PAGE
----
IMG_20170907_150121
Heroes take many forms

 

It’s the reason that I’m still here today.

I am now in eternal debt to the benches of the world, and as repayment, I will continue to do my good work in their service from now until the end of time. It is the least I can do, and the noblest cause I can think of.

Maybe I am like Moses after all. Not a Chicken-Moses, but a Moses of the Holy Bench. I like the sound of that, it has a good ring to it. I will find the promised land; within it the promised bench, and I will set my arse down upon it. And you will see, they will all see… that it was, is, and will continue to be…good.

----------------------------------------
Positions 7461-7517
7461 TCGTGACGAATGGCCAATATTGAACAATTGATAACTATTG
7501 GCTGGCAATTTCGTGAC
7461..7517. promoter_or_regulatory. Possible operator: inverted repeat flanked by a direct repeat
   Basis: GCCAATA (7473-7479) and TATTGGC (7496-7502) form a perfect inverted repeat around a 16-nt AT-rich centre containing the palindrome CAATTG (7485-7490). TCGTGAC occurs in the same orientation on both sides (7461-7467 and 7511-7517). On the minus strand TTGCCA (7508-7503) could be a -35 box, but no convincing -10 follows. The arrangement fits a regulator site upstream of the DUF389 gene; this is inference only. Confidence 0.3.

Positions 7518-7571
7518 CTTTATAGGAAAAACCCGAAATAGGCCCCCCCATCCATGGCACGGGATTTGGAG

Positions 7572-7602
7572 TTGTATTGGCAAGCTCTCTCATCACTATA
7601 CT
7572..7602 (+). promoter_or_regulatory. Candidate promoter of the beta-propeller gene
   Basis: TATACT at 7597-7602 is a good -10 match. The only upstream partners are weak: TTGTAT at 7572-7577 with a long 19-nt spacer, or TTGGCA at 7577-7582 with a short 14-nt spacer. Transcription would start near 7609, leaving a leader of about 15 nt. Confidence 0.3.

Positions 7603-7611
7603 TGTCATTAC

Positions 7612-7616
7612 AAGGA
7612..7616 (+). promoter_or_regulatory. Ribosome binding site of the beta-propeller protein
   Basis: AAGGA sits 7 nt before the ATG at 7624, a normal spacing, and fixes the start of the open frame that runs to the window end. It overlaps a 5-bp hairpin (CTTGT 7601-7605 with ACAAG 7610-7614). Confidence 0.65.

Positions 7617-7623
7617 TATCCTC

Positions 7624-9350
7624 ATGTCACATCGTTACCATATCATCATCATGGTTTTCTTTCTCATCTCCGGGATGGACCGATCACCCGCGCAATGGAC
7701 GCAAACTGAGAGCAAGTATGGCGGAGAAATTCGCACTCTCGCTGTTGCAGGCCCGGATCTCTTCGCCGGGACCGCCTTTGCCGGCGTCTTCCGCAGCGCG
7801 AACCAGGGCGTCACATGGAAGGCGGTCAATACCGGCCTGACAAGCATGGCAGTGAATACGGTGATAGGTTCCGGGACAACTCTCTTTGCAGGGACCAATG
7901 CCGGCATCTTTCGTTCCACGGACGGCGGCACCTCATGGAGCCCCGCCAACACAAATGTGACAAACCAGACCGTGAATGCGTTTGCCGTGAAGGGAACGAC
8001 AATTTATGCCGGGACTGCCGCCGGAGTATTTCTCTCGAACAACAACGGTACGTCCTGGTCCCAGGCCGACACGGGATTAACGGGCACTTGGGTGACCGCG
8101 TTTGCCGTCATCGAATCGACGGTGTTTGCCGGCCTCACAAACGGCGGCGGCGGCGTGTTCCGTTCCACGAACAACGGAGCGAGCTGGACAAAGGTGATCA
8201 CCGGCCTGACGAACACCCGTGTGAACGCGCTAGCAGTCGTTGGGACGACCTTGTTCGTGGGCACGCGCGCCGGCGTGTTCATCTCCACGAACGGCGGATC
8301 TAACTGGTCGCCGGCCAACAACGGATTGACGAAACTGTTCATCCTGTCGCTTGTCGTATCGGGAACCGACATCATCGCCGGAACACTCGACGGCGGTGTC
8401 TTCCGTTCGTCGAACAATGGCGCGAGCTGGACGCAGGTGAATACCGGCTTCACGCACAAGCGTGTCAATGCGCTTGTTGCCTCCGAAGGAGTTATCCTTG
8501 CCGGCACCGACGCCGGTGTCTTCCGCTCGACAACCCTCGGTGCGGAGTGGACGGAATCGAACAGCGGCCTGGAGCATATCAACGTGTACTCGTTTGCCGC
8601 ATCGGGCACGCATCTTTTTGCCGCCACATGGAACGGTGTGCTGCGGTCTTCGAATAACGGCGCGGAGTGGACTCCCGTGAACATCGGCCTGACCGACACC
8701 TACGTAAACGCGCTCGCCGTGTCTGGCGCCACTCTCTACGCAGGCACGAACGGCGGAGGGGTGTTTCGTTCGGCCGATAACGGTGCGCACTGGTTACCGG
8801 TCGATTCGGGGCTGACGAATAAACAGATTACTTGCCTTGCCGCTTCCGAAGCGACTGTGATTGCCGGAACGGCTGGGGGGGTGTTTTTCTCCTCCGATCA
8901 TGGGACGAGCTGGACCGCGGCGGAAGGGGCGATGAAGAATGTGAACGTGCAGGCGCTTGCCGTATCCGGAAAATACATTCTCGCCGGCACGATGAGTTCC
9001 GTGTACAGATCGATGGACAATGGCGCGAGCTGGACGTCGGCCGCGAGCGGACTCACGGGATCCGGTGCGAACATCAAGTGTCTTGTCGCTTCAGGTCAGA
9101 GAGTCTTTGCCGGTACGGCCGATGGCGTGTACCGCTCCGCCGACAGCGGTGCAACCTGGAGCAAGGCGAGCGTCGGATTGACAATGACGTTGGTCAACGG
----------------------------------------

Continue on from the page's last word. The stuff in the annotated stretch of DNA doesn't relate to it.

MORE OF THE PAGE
You have been reading: Thoughts on Benches.

 

If you enjoyed this blog entry please endorse it with a ‘like’. Recommend it to your friends, if you have any. And if you feel like you have anything to say whatsoever, I strongly encourage your comments. I may just get around to reading them someday.

And remember, as always.

Please remain seated, and please remain in thought…